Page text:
The Rev. Helen Havlik
6th Sunday in Ordinary Time
February 17, 2019
The time after Epiphany has been set aside to think about Jesus’ life and ministry—and the mystery of God become flesh. In the early days, Jesus preached and taught, performed miracles, and called disciples to follow him. In our Gospel lesson this morning, Jesus is still at the beginning of his public ministry. He has chosen disciples and drawn the attention of religious authorities who question some of his practices—like breaking the Sabbath rules. The crowds are pressing in from all parts of Palestine—even from gentile territory—and Jesus continues to respond to their needs and to teach his disciples about what living a godly life means. I’m reading from Luke, Ch. 6, beginning with vs. 17. Listen with me to God’s holy word.
A couple of years after I came back to Michigan, I received notice of the passing of one of the pillars of the East Guilford Church, where I had served as pastor. It was a particularly sad loss because this giant was in the community even before the church was founded back in 1831. In fact, he or she had been in that area for nearly 250 years—maybe even longer—presiding over a busy river valley, ministering to many in need of nourishment and shelter and rest. It was a case of being at the right place at the right time—being rooted to the right ground and yielding its fruit in its season. Since then, the church hasn’t been the same—the four corners known as East Guilford hasn’t been the same. As my mother used to say, it was the end of an era. The old oak tree is no more. In the past couple of weeks we’ve had similar losses to our own community—trees have lost limbs, even fallen because of ice. Many of these trees weren’t likely anyway to grow as tall and strong and live as long as that East Guilford oak—and in many cases, they’re the wrong kind of tree in the wrong place and can’t stand up to a coating of ice. Trees may be some of the hardiest plants around, but they need the right conditions to thrive—the right ground for their roots to dig deep, the right food and enough water to keep them growing strong and healthy.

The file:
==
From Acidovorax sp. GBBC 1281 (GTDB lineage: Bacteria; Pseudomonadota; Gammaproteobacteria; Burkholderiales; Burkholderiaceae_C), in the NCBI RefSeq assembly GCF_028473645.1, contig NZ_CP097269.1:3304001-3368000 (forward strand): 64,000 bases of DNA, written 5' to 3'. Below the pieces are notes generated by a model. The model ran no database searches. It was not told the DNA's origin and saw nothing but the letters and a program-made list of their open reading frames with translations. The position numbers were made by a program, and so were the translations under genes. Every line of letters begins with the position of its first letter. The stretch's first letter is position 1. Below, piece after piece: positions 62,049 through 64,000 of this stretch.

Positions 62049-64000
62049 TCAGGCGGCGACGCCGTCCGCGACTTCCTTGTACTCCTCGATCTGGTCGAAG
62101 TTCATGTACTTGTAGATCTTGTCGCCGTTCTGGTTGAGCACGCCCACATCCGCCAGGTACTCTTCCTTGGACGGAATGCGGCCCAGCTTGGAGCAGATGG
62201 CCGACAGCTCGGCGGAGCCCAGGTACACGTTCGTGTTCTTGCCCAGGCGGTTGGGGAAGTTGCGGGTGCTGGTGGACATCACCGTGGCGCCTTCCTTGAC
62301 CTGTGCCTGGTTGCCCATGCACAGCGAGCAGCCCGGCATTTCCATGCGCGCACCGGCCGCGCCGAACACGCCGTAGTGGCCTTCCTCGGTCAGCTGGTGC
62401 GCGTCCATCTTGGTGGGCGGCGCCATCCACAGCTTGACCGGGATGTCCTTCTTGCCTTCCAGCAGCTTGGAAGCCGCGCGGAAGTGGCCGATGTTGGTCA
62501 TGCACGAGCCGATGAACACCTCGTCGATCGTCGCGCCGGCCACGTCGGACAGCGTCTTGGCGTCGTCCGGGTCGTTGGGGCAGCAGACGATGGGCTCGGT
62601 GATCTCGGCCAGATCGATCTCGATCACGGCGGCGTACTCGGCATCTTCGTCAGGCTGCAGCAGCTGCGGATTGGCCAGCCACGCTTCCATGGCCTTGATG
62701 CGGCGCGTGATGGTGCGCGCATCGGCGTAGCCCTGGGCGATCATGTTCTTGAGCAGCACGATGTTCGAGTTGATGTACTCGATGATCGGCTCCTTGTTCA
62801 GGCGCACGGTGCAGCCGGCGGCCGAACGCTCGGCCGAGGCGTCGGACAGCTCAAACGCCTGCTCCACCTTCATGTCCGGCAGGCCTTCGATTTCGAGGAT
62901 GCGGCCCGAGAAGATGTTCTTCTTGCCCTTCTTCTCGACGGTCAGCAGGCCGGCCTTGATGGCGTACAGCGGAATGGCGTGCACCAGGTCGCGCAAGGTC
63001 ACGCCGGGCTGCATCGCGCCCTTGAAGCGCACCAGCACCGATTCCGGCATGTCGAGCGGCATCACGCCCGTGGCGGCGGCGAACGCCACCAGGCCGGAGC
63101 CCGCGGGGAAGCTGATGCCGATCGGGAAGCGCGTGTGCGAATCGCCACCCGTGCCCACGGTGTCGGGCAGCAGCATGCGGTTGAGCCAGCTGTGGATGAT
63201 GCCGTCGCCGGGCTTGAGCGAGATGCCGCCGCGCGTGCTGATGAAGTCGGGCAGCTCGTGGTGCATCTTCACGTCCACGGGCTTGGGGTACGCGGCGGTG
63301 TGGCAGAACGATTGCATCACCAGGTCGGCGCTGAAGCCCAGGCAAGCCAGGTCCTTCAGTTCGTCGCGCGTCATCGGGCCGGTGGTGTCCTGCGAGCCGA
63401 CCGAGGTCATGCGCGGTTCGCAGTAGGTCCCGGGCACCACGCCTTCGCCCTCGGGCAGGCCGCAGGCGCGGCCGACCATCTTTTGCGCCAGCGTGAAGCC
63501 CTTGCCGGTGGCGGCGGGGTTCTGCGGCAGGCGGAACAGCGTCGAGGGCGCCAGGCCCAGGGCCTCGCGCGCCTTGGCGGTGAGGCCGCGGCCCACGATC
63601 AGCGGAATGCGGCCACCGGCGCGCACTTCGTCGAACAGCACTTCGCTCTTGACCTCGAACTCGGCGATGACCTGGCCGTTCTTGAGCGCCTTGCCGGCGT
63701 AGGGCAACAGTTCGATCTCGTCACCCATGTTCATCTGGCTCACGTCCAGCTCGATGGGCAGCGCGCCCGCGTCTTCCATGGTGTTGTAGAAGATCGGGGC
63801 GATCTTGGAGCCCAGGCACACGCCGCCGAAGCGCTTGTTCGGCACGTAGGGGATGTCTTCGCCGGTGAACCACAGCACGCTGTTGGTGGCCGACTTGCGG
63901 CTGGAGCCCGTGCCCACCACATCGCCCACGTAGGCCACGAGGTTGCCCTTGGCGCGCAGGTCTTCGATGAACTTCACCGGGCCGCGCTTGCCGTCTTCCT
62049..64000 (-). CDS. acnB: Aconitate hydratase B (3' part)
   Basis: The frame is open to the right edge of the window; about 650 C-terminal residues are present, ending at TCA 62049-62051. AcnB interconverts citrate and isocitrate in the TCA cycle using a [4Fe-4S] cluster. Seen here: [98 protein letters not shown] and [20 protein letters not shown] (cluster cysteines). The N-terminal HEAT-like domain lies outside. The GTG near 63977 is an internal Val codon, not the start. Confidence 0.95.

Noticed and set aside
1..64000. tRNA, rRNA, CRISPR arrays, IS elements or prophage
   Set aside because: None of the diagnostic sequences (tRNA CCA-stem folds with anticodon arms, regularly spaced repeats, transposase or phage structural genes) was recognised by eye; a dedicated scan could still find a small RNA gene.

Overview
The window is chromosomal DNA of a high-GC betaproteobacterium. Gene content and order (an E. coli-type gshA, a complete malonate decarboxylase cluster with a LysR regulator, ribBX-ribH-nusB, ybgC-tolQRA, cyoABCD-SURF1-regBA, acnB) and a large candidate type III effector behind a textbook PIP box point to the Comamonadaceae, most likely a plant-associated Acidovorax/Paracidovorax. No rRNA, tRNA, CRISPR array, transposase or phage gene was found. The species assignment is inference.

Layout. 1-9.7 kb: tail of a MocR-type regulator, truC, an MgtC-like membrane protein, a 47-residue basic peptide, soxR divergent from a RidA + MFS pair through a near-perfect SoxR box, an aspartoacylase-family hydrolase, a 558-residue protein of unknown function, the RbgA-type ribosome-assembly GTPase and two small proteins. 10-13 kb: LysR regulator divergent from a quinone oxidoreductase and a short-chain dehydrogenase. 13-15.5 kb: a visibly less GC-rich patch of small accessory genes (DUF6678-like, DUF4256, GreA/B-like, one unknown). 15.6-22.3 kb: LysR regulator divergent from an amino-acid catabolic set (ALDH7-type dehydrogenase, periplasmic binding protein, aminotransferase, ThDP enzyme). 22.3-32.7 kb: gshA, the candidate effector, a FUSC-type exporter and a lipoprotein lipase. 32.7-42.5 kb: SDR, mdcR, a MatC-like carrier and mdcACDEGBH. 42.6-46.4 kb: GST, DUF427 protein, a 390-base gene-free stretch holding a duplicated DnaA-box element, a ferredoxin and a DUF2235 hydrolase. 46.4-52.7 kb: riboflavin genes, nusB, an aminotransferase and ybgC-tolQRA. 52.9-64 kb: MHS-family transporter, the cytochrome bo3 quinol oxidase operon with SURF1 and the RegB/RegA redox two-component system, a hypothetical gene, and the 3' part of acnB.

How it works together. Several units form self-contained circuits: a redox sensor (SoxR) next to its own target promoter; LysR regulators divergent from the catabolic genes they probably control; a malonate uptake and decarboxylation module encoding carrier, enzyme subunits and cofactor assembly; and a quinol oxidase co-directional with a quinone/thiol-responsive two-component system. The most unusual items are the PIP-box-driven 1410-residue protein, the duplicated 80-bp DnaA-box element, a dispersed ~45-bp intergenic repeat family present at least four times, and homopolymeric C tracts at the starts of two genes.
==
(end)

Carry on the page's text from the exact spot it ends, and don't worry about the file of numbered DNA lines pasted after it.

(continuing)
This crowd around Jesus isn’t just a few people—the words Luke uses to describe it could number into the thousands. Jesus’ reputation has spread far and wide, not just among the Jewish people, but also into the gentile regions of Tyre and Sidon. People are drawn to him, want to see him, touch him, receive what he has to give. This huge crowd is full of all sorts of people, from a variety of backgrounds, with a variety of needs and yearnings. We don’t know them by name, but we do know one very important thing about them all—what they come for they receive. Those who need healing are healed; those who have unclean spirits are cleansed; those who want to hear Jesus speak, hear him. In fact, the way it sounds, no matter what their motivation for being there, Jesus gives them what they want and more. No one is disappointed. No one leaves hungry.
And then Jesus looks up to speak—straight at his disciples. It’s kind of curious that in this great crowd of people, where it would be hard to pick out individual faces, Jesus looks straight at the people who have accepted his call to follow him. It doesn’t seem to matter if the rest of the crowd pays much attention, though I imagine they do. What he wants is for us to hear him. We are the disciples to whom he is speaking. We are the ones he has called to follow him and we, too, have come seeking something. Like those in the crowd, we come from a variety of backgrounds. We have a variety of needs and yearnings. My hunch is that we keep them mostly to ourselves. And my hunch is, like those in the crowd, we come hoping to be healed, to be cleansed, to hear him speak the word that will answer our deepest longings. And if we hear nothing from this text, we need to hear that we, like those in the crowd, will not be disappointed. He will not leave us hungry.